The Watercooler for Latin America:

1. Menino autista é o estudante mais jovem da Universidade de Oxford. Com 6 anos ele estudou história e filosofia

From Psicologias Do Brasil

2. Bilionário fundador da Duty Free doa toda a sua fortuna

From Exame

3. Nubank compra Easynvest e entra no mercado de investimentos

From Exame

4. Tu vida es tu fiesta, no la de tus invitados

From BBVA Aprendemos juntos

5. A maior contribuição para a Pátria é educar o filho para a prática do que é correto

From Globo Radio

6. Por que criamos um programa de liderança só para negros...

From Brazil Journal

7. Eternit tem aval para venda de telha que gera energia solar

From Exame

8. Magazine Luiza só aceitará negros em próximo programa de trainee

From Estadão

9. O lanche do Burger King agora mofa — e isso é bom

From Veja

10. MPT conclui que trainee para negros do Magalu é reparação histórica

From Exame

Lessons from Latin America’s Watercooler:

The content driving conversation in Latin America is local, often uplifting and focused on stories that celebrate people taking control of their lives, careers and impacts on the world. It also crosses a wide variety of formats. The popular actress and clown Wendy Ramos shared her philosophy for professional fulfilment in a video chat from the ‘We Learn Together’ series created by the newspaper El Pais. Writer and philosopher Mario Sergio Cortella discussed how parents and early years education can help transform society for the better in an interview clip from Globo Radio.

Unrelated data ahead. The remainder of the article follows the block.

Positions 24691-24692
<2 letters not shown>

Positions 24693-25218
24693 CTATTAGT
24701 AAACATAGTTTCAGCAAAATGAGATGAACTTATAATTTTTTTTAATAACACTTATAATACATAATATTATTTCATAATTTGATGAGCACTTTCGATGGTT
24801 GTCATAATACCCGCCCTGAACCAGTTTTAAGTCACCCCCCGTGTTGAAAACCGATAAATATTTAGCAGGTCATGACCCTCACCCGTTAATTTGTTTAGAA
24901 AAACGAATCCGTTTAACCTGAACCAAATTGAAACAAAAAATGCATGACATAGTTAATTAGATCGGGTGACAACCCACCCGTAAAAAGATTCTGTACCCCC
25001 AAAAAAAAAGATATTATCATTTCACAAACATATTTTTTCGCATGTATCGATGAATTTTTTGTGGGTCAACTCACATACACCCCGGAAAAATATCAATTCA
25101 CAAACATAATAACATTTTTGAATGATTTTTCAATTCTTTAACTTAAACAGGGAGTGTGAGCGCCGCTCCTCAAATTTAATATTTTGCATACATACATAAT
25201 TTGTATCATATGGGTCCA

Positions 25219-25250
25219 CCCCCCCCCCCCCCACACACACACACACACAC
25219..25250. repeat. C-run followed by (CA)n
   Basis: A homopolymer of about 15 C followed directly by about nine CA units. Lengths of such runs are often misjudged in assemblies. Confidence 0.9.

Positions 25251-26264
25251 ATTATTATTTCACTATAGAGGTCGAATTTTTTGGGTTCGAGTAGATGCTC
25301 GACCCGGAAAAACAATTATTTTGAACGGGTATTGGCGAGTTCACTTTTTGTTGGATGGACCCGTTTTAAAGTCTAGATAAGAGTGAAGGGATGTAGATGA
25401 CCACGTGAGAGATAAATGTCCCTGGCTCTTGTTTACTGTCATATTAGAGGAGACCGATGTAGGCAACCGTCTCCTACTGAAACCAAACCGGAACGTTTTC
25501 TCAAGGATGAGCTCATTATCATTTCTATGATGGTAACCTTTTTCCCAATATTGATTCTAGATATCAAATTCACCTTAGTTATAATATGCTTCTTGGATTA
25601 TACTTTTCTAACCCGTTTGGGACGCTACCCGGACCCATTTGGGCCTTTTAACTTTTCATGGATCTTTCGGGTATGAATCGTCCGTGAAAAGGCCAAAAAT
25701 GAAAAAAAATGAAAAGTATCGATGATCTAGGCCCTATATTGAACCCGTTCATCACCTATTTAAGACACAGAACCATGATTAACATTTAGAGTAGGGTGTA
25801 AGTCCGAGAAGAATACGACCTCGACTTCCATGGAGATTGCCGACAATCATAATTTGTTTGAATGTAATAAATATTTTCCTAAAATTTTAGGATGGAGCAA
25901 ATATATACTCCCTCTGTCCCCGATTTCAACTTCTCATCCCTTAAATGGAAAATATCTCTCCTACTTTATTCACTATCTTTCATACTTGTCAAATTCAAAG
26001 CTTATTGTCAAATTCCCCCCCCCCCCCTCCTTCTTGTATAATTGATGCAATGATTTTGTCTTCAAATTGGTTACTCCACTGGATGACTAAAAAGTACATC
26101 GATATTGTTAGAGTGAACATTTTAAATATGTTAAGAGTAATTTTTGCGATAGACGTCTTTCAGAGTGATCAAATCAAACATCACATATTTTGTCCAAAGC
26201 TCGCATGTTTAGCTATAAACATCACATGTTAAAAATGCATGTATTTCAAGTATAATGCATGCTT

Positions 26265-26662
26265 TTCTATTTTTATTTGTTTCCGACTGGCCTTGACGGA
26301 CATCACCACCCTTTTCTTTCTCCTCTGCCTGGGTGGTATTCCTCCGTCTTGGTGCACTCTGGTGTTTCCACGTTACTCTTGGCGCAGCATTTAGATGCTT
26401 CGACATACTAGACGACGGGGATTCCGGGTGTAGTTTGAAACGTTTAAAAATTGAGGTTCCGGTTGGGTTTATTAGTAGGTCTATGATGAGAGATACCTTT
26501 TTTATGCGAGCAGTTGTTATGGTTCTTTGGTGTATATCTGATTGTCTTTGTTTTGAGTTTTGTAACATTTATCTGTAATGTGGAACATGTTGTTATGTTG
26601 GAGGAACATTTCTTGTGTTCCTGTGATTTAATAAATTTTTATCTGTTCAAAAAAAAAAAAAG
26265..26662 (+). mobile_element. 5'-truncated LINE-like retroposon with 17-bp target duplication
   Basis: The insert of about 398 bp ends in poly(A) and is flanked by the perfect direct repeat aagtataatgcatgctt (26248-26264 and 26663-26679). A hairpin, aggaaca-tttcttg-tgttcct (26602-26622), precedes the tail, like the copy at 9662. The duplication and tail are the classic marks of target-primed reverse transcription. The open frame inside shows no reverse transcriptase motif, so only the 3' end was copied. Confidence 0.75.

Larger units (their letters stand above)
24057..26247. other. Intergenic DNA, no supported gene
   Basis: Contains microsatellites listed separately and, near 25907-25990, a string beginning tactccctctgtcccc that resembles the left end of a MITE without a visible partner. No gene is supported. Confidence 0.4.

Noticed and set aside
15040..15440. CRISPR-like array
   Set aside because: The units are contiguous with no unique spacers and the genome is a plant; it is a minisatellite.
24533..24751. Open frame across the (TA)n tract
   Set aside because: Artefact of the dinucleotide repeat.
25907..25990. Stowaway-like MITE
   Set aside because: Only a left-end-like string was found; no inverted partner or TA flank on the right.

The most shared posts in the region centred on people at either end of their lives. One celebrated a young boy growing up with autism, who became the youngest every student of Oxford University when given a place to study history and philosophy at the age of six. Audiences also responded to the story of Duty Free founder Chuck Feeney, who fulfilled an ambition to donate his entire fortune to philanthropic foundations within his own lifetime. Now aged 89, Mr. Feeney is regularly cited as an inspiration by the likes of Warren Buffett and Bill Gates.

Three of our top ten posts focus on the same story – one that resonates particularly strongly after a summer that has focused attention on the Black Lives Matter movement. The retailer Magazine Luiza (often known as Magalu) launched an affirmative action initiative with a leadership programme open only to black candidates. Frederico Trajano, the nephew of Magalu’s founder, wrote a column in Brazil Journal arguing for the importance of such schemes in addressing historical prejudice – a point of view that the Ministry of Labor agreed with when rejecting complaints that the program discriminated against non-black employees.

As in other regions, innovation is a frequent trigger for content sharing in Latin America. FinTech represents a key sector of Brazil’s economy – and news that the country’s largest digital bank had acquired an investment broker commanded attention. Audiences also responded to news that the construction company Eternit has developed a concrete roof tile with integrated photovoltaic cells that cuts the costs of domestic solar power by up to 20%.

The Watercooler for the Middle East and North Africa:

1. Dubai Police arrest fake recruiters who exploited 150 jobseekers

From The National News UAE

2. Remembering my father

From GatesNotes, the blog of Bill Gates

3. A robot wrote this entire article. Are you scared yet, human?